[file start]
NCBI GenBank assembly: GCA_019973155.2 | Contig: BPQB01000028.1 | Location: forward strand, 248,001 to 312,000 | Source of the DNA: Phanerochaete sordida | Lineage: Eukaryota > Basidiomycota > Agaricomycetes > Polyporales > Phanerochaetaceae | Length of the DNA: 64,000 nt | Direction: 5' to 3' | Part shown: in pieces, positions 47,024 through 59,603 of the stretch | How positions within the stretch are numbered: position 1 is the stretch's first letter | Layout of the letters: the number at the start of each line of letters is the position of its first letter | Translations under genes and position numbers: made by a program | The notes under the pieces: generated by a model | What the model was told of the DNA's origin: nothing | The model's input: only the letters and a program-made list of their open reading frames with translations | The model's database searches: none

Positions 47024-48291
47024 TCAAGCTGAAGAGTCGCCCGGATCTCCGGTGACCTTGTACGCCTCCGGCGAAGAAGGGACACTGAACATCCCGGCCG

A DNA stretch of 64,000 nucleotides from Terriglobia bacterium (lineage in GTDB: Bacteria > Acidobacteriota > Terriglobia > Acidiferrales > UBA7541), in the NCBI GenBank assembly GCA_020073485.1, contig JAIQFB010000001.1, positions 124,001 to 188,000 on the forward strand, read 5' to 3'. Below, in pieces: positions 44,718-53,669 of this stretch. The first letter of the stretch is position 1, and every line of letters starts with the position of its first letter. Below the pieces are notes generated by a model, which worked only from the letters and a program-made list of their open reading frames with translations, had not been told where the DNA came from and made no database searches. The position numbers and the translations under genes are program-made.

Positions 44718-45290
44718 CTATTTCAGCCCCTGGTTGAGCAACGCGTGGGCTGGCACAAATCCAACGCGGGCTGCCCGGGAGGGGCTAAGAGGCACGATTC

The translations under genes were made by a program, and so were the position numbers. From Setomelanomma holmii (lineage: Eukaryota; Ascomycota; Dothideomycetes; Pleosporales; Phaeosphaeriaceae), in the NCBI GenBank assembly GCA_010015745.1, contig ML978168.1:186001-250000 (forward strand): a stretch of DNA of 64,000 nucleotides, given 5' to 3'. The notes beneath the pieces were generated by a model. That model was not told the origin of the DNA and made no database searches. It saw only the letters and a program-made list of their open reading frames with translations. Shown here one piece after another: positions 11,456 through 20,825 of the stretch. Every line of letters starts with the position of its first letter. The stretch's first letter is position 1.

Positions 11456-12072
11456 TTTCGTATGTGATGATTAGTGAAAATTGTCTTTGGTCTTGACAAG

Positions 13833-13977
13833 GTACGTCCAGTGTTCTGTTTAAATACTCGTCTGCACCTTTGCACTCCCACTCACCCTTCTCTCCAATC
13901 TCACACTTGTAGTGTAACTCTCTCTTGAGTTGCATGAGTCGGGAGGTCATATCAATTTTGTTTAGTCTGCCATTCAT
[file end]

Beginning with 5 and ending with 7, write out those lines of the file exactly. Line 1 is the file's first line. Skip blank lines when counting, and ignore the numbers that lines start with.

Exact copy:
Positions 44718-45290
44718 CTATTTCAGCCCCTGGTTGAGCAACGCGTGGGCTGGCACAAATCCAACGCGGGCTGCCCGGGAGGGGCTAAGAGGCACGATTC

The translations under genes were made by a program, and so were the position numbers. From Setomelanomma holmii (lineage: Eukaryota; Ascomycota; Dothideomycetes; Pleosporales; Phaeosphaeriaceae), in the NCBI GenBank assembly GCA_010015745.1, contig ML978168.1:186001-250000 (forward strand): a stretch of DNA of 64,000 nucleotides, given 5' to 3'. The notes beneath the pieces were generated by a model. That model was not told the origin of the DNA and made no database searches. It saw only the letters and a program-made list of their open reading frames with translations. Shown here one piece after another: positions 11,456 through 20,825 of the stretch. Every line of letters starts with the position of its first letter. The stretch's first letter is position 1.